Leveraging Progress, Forging Frontiers

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Radloff, J. & Miller, B. (2024). Leveraging progress, forging frontiers. Innovations in Science Teacher Education, 9(1). Retrieved from https://innovations.theaste.org/leveraging-progress-forging-frontiers/
by Jeffrey Radloff, State University of New York at Cortland (SUNY Cortland); & Bridget Miller, University of South Carolina

We would like to express our gratitude to Drs. Boesdorfer and Darner, as well as their predecessors Drs. Miranda and Hermann, for their outstanding leadership at Innovations. Throughout the pandemic, Drs. Boesdorfer and Darner have been instrumental in guiding this journal and championing innovative strategies to navigate the unprecedented landscape. Under their stewardship, Innovations has remained a cornerstone resource for pioneering forward-thinking approaches to fostering science education.

As the newly appointed editorial team, we wish to take this opportunity to introduce ourselves and outline our vision for Innovations in the upcoming year. Being longtime members of the Association for Science Teacher Education (ASTE), we feel privileged to assume this role. Dr. Bridget Miller holds the position of Associate Professor at the University of South Carolina, specializing in early childhood science education and accessible science, technology, engineering, and mathematics (STEM) for individuals with disabilities. She has been an active member of the Editorial Review Board for Innovations and is a Coeditor of School Science and Mathematics. Dr. Jeffrey Radloff is an Assistant Professor at the State University of New York at Cortland (SUNY Cortland), where he specializes in childhood science education and focuses on supporting pre- and in-service teachers’ integration of interdisciplinary STEM instruction. He is currently an Associate Editor of School Science and Mathematics and serves on the Executive Board for the northeast regional section of ASTE (NE-ASTE).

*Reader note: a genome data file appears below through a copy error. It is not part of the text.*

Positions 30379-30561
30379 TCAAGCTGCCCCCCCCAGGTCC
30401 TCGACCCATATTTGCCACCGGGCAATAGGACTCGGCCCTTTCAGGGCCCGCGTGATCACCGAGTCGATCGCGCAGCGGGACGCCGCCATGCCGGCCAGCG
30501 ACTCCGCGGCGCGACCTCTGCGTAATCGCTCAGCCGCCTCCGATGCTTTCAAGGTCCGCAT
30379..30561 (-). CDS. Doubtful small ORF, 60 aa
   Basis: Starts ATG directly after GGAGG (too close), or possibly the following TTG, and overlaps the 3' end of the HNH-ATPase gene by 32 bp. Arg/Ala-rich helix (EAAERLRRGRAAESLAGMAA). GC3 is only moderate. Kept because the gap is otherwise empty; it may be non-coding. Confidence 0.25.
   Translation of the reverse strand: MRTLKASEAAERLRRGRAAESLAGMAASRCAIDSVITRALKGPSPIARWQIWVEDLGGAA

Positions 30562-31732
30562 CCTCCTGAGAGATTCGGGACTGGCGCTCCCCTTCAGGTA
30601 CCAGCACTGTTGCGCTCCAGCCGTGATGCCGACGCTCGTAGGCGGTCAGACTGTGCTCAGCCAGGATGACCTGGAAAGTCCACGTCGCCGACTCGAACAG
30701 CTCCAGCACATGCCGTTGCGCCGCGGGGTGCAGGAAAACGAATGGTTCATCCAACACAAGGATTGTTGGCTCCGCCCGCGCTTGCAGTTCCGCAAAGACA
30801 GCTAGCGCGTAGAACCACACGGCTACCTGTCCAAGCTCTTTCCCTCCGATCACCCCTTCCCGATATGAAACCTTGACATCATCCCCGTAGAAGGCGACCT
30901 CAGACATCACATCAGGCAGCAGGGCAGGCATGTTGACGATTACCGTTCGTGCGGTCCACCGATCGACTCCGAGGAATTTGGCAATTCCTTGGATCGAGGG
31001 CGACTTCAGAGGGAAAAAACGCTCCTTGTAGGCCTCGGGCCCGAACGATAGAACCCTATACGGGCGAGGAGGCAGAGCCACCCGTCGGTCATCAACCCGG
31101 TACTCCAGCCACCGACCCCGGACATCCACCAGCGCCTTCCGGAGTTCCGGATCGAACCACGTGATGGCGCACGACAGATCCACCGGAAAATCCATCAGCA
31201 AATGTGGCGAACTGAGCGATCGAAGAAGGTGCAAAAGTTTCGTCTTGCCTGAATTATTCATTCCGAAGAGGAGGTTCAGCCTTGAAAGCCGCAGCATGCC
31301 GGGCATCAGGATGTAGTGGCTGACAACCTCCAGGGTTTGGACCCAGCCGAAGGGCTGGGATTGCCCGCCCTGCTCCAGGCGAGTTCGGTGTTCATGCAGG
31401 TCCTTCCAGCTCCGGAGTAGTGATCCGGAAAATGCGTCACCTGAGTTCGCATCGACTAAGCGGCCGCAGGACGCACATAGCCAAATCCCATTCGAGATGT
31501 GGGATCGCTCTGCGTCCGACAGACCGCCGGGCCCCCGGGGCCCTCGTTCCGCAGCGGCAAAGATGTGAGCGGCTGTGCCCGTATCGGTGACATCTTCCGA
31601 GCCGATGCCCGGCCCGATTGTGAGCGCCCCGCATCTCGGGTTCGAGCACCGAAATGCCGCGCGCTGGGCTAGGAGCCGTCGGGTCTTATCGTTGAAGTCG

Our shared passion lies in advancing science education and providing comprehensive support to teachers and learners alike. For us, this means seeking to build educators’ capacity to foster their students’ critical-thinking and problem-solving abilities related to addressing complex, real-world STEM issues, such as climate change and the growing ubiquity of artificial intelligence. Doing so requires embracing emergent literacies, innovative pedagogies, and intersectional perspectives toward revealing more equitable and cutting-edge solutions.

In our vision for Innovations, we aim to carry forward the admirable work initiated by Drs. Boesdorfer and Darner, persisting in their advancements while also charting new territories. Innovations will continue to underscore contemporary approaches to science education, adapting to the dynamic and evolving terrain. As we set out on this path, we anticipate that Innovations will continue to be a catalyst for transformative discourse and a spark for collaboration and progress. We welcome questions, ideas, and feedback and hope you will contact us at ISTEeditors@gmail.com.


Jeffrey Radloff & Bridget Miller